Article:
Muted Response From Health Lobby as Affordable Care Act Faces Repeal

WASHINGTON — The speed of Republican efforts to repeal the Affordable Care Act has stunned health industry lobbyists, leaving representatives of insurance companies, hospitals, doctors and pharmaceutical makers in disarray and struggling for a response to a legislative quick strike that would upend much of the American health care system.

The Senate is expected to take the first step by Thursday morning, approving parliamentary language in a budget resolution that would fast-track a repeal bill that could not be filibustered in the Senate. House and Senate committees would have until Jan. 27 to report out repeal legislation. Health insurance and health care for millions of Americans are at risk.

But far from reflecting the magnitude of the moment, the most prominent message from lobbyists that lawmakers saw in their first week back at work was a narrowly focused advertisement from the U.S. Chamber of Commerce demanding the repeal of “Obamacare taxes,” especially an annual fee imposed on health insurance companies to help pay for the expansion of coverage under the health law.

“More than 20 million people could lose their health insurance, and states could lose billions of dollars in Medicaid money,” said Kenneth E. Raske, the president of the Greater New York Hospital Association. But, he added, many health care executives “don’t want to get on the wrong side of the new administration or the Republican majority in Congress.”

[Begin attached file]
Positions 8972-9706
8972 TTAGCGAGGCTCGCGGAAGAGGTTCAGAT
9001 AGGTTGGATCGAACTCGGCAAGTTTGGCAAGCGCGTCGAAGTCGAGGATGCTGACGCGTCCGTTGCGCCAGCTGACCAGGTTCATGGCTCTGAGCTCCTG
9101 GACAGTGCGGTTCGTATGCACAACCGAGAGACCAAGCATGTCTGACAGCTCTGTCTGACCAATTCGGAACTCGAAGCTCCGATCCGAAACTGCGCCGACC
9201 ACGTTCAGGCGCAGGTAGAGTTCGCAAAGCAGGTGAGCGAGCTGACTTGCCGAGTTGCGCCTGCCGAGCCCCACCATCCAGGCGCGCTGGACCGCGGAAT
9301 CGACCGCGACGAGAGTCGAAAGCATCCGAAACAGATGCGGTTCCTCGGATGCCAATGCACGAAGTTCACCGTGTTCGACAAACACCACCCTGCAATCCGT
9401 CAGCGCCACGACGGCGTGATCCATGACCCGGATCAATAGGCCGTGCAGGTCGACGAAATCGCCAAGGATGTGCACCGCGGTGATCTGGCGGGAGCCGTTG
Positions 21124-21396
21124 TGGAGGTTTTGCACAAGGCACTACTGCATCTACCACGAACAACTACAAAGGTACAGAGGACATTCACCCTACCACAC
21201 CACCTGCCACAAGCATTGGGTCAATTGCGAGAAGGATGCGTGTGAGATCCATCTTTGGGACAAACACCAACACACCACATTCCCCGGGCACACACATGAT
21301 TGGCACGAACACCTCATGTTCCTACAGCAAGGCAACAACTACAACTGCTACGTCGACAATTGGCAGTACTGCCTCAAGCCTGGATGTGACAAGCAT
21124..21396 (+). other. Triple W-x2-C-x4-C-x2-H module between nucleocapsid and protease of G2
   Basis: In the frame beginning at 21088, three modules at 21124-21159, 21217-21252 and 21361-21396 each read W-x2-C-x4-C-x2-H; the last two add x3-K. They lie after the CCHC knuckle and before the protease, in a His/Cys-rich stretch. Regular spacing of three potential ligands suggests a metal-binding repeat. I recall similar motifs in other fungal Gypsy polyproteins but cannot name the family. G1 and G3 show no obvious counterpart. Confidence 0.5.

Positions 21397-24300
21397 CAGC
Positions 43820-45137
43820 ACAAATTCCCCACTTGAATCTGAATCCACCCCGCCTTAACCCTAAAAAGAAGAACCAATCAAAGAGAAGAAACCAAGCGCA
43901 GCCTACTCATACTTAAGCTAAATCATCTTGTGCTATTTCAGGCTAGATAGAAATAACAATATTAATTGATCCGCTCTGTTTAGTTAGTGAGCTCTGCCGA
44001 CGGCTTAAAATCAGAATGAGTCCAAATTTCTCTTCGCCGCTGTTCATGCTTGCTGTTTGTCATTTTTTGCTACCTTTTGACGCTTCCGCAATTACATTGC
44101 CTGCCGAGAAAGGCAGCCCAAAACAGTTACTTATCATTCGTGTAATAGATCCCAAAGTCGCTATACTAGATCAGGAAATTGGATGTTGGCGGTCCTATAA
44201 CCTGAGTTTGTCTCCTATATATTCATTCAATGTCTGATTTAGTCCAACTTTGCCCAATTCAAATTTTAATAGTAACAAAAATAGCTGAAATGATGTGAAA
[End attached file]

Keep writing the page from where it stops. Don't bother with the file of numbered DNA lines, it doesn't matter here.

Health care professionals are not totally silent, but industries that were integral to the creation of the Affordable Care Act in 2010 are keeping their voices down as Republicans rush to dismantle it. Some Republican lawmakers are openly fretting about their leaders’ repeal strategy, saying they must develop an Affordable Care Act replacement before they repeal it. Five Republican senators proposed on Monday to extend the deadline for drafting repeal legislation by five weeks, until March 3. One of the five, Senator Bob Corker of Tennessee, said the extra time would allow Congress and the Trump administration to “get the policy right” as they try to arrange a smooth transition to a new system of health coverage.

But the naysayers are getting no cover from a major lobbying and advertisement blitz like the ones that blanketed the airwaves in 2009 and 2010.

To block the repeal effort, said Senator Richard J. Durbin of Illinois, the No. 2 Senate Democrat, “we need two or three Republicans to join us.”

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Jeffrey R. Ungvary President

Jeffrey R. Ungvary